Modern companies must take into account the speed trends’ shifts and respond to changing circumstances. Guided by the simple rules strategy, organizations use the current opportunities of markets, act unpredictably, conduct experiments, and their main goal is growth (Eisenhardt & Sull, 2001). This strategy is driven by the economics of numerator, following which companies expand by acquiring other firms, developing their activities and portfolios, expanding geography, and taking similar measures. A striking example of such a successful modern company is Amazon, an American technology company that has developed its activities in various fields and countries.
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Amazon was founded in the 90s of the last century as a platform for selling books and has now become one of the five most prominent technology companies in the United States. Gradually, Amazon’s activities began to expand to retail, logistics, cloud technology, health care, media, and entertainment (“Amazon strategy teardown,” 2017). The company acts unpredictably, constantly acquires other companies, such as the Whole Foods network (“Amazon strategy teardown,” 2017). Amazon supports constant experiments and is not afraid to compete with other giants, for instance with Netflix – in streaming technology.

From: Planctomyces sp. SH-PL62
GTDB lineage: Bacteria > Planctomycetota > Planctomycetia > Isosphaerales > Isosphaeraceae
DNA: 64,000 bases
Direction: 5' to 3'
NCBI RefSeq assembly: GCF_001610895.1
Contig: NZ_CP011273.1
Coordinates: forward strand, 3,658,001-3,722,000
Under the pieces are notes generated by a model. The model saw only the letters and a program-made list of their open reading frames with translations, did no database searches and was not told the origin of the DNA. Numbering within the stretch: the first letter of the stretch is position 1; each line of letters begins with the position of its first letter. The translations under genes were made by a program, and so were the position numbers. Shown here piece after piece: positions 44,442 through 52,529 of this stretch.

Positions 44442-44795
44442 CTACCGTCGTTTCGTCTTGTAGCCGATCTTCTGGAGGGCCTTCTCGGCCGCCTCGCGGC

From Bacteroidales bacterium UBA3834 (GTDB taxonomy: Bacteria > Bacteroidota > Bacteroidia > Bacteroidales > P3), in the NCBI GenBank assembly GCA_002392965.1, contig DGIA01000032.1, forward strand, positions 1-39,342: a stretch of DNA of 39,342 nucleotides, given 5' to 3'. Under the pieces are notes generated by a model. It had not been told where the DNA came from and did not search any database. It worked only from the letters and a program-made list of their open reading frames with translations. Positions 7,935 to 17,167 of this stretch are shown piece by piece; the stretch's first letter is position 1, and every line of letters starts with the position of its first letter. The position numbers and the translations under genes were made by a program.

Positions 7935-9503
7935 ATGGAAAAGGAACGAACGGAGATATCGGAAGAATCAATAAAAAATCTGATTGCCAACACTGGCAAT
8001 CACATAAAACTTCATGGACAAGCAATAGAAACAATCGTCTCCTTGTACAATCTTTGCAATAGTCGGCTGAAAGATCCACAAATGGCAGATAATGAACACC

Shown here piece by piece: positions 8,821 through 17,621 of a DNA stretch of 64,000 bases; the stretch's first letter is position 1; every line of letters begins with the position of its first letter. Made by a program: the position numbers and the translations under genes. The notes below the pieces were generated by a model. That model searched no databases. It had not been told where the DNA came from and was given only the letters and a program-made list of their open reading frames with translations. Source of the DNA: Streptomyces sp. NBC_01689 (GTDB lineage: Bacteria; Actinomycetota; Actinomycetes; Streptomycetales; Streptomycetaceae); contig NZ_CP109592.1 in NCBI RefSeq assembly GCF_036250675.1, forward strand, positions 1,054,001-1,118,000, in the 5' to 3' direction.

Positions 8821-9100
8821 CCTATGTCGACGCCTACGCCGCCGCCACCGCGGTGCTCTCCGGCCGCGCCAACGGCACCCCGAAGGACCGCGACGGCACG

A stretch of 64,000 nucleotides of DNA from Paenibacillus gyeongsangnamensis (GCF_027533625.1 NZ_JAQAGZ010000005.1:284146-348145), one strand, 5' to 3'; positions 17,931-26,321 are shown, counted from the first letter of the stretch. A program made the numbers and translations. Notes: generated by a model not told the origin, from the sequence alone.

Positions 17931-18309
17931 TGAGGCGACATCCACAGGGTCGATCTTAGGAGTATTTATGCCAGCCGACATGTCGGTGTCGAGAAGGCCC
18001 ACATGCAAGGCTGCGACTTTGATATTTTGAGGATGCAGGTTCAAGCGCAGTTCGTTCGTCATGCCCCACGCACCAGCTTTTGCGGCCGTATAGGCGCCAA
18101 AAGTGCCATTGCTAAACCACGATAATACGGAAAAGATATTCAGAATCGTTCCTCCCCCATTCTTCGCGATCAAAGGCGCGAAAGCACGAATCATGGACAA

Examples of simple rules that guide the company in its activities are the rule of two pizzas or starting with a simple system. Jeff Bezos, the company’s founder, is sure the most effective communication is possible in small working groups, where the people number is as much as one can feed with two pizzas (“8 laws driving success,” n.d.). The second rule was used to create Amazon Web Services (AWS) by following Gall’s Law – a complex system designed from scratch will not work; one needs to start with a simple one (“8 laws driving success,” n.d.). Such rules support the company quick changes for staying successful.
Eisenhardt, K. M., & Sull, D. N. (2001). Strategy as simple rules. Harvard Business Review, 79(1), 106-119.